February 5 – The debate over possible risks for a hot dry Midwest summer is expected to heat up in the weeks ahead. Most of the focus is on the El Nino/Southern Oscillation (ENSO) cycle as we transition from an El Nino pattern toward La Nina this year. However, the impacts of the ENSO cycle are frequently modified by a number of other factors, which we have occasionally highlighted. There are nine such factors that we are following, while many of the forecasts seen out there simply focus on a few of them.
One such factor is the Pacific Decadal Oscillation (PDO) index. While similar to the ENSO that focuses on the equatorial Pacific, the PDO is a large-scale sea surface temperature/sea level pressure pattern based on the North Pacific. It tends to be much longer-lived in its phases, as its name implies, remaining in a particular phase across decades rather than changing year-to-year. The effects of the PDO cycle are primarily focused on the mid-latitudes of the Pacific Basin and North America, with smaller effects on the tropics. We are currently in a long-term negative phase that tends to increase the frequency of La Nina events supporting mid-continent hot/dry summers that would generally be detrimental to crops in the Midwest. Near-term, we are in short-term positive “time-out” phase.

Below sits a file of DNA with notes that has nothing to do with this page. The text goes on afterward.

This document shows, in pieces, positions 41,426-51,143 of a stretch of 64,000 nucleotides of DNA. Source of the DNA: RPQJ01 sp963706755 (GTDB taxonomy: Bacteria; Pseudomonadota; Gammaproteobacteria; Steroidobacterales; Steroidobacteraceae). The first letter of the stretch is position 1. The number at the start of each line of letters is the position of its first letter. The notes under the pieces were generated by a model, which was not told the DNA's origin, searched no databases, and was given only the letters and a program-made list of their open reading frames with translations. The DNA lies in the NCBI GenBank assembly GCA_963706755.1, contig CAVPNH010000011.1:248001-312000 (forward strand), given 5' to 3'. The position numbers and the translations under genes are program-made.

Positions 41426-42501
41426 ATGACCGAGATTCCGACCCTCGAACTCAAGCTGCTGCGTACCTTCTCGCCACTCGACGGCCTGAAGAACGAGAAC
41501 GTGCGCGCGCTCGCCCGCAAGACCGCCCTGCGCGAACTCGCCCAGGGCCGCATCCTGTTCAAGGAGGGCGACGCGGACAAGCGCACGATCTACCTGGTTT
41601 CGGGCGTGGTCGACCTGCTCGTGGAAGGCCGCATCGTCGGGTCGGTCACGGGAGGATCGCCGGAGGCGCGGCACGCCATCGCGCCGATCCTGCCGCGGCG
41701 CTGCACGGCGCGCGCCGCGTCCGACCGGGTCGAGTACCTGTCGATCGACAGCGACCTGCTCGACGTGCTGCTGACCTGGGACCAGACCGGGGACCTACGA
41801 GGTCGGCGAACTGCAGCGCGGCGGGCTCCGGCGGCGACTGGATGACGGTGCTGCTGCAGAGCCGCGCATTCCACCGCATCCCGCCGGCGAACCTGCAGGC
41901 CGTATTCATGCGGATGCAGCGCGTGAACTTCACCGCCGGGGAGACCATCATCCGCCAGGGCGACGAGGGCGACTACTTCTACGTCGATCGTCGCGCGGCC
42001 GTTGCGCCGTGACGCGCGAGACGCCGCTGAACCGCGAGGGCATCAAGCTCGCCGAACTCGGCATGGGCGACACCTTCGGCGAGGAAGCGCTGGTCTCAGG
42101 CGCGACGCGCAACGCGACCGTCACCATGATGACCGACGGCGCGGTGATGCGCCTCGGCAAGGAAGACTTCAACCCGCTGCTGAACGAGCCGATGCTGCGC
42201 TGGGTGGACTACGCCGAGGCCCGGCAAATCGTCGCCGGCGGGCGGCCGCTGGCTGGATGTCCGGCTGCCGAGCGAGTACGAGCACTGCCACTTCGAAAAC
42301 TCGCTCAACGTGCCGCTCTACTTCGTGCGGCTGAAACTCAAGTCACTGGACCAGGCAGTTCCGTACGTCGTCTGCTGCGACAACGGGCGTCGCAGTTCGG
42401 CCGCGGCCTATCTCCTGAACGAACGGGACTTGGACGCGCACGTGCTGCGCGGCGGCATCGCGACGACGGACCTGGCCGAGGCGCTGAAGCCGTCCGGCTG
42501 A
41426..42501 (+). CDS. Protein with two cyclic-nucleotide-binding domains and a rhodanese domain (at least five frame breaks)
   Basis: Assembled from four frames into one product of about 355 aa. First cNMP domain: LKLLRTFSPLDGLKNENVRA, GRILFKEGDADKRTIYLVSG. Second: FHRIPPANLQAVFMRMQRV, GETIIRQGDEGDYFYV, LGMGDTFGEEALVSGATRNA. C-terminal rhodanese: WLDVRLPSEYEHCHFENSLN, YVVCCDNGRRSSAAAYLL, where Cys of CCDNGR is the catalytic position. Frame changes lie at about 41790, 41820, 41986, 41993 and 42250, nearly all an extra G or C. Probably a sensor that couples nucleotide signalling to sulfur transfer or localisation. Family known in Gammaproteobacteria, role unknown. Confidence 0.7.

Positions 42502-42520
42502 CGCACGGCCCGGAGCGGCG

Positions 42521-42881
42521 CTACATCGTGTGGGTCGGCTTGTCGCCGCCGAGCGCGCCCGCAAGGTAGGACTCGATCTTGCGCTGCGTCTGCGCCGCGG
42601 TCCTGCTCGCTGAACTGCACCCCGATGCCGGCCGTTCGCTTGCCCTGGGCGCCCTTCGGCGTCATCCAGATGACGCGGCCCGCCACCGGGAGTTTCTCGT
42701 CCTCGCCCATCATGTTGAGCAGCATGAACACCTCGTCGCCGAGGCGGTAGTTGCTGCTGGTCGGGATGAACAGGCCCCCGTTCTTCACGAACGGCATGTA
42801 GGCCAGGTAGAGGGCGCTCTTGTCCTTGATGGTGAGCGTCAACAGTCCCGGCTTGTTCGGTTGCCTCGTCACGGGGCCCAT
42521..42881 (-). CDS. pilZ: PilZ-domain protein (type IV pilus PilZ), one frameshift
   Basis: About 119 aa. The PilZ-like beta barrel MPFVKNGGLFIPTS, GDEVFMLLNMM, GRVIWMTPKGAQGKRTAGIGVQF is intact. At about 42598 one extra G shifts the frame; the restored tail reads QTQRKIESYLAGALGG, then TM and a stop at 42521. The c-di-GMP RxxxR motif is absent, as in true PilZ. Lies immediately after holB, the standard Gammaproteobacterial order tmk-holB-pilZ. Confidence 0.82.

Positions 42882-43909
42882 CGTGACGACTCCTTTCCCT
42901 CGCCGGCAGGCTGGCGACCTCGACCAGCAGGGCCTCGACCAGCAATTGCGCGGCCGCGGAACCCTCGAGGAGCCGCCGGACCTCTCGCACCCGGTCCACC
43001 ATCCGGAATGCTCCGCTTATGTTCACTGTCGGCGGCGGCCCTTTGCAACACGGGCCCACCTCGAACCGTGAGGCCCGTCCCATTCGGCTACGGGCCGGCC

Commodity Weather Group indicates that the two best matches for a “Super” El Nino winter are 1983 and 1998; two years that repeatedly show up in the analogs. The recently-released January PDO index came in at +0.80, which tracks in the middle of where we saw the two selected analog years at this point. The index is currently trending upward similar to both of those years in the winter months. The 1998 PDO index peaked in February before falling into a –PDO regime by May, while the 1983 PDO remained strongly positive until a sharp decline in late summer and early fall. Both 1983 and 1998 produced hot summers, although the heat focused on the Midwest in 1983 and on Texas in 1998.
The question then is, how will this year’s PDO evolve? The longer-term CFS forecast model currently favors a solution similar to what we saw in 1983, with sustained warmth in the Gulf of Alaska that keeps us in a near-term +PDO phase through the summer. We’ll be monitoring the PDO development in the months ahead, but it should be noted that this is just one of nine factors that forecasters are monitoring for projecting an outlook for the 2016 Midwest summer growing season. The majority of the other factors currently project a hot-Texas scenario, which would be more favorable for the Midwest in both temperatures and rainfall.
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